The Ramblings Of A Pessimistic Arsenal Fan

Racists, Booze And Thermal Baths

So there we have it – our travels are done! Time to go home and return to our normal lives and go back to work. Ah, no – hang on – we’re only halfway through. My mistake.

I’m sitting on the tarmac (not literally – there is an aeroplane underneath me) at Auckland airport, waiting for our flight to Santiago to take off. Oddly, we will arrive there 5 hours earlier on the same day that we leave New Zealand which makes me wonder whether simply flying over the International Date Line again and again might be enough to prevent ageing without expensive cosmetics or surgery but I digress – I still have three days of New Zealand to write about.

The ferry journey from Picton in the South to the capital, Wellington, in the North was quite spectacular but also extremely windy, causing us all to retreat inside once the boat had entered the Cook Strait. Not before we’d enjoyed the amazing scenery as the sun rose on the way out of Picton though. The sight of some dolphins playing in the water at the bough of the boat added to the enjoyment of the trip.

We decided not to spend any time in Wellington as we only allowed ourselves three days to do the whole of the North Island and instead drove up the west coast to a beach at Otaki where we ate some sandwiches and I tried my best to herd some malevolent seagulls with limited success. From there, we hot-footed it right up to Hastings on the east coast so that we could get most of the driving done in one go.

We found a campsite in the town and quickly set about cooking dinner. Once we’d eaten, the retired Scottish-born Kiwi staying in the caravan next door got chatting to us and we shared a few drinks and stories. My favourite line of his was about how he had been married for many years but in 1992 ‘the TV went wrong and we realised we had nothing in common’ so had split up. Great stuff. We were joined by an already inebriated local who bore a strong resemblance to Lou Carpenter from Neighbours and who’d brought a bottle of 10 year old single malt whisky for us all to share. Sadly, none of us really wanted any so he had it all to himself. Things were going pretty well until the Scottish guy mentioned something about the number of ‘coloureds’ in the country and Lou upped the ante with a long rant about the Maoris (including a rambling load of drunken nonsense about a benevolent old English Lord called Cecil he used to work for who treated him quite well – amazing). ‘The white man made this country’, was Scottish man’s contribution and the evening was ruined. We made our excuses and retreated to our van to play some cards, leaving Lou and his new friend to drunkenly stumble into their respective beds.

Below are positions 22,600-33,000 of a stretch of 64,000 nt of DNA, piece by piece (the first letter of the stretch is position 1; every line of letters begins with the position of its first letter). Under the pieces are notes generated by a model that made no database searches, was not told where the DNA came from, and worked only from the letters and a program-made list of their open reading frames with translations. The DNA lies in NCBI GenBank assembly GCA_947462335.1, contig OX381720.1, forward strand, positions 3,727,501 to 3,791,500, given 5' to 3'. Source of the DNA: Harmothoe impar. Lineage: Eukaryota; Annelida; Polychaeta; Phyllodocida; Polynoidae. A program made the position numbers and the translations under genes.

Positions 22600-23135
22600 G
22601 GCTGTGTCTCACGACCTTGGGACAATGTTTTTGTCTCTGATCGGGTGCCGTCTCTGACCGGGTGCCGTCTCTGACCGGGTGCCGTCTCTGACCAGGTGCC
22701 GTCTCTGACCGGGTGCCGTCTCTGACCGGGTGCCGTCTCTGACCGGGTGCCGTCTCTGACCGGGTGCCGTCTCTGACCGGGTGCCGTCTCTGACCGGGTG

Next morning we drove up the coast to the town of Napier. A huge earthquake had destroyed the town in the early 1930’s so the buildings here are all in the prevailing style of the day – Art Deco – which makes the town look quite unusual and very interesting. Next was Taupo where we lunched and saw Huka Falls where enormous amounts of water gush into a very small river at huge speeds, then we drove up towards Rotorua and stayed at our last DOC site, next to another lake.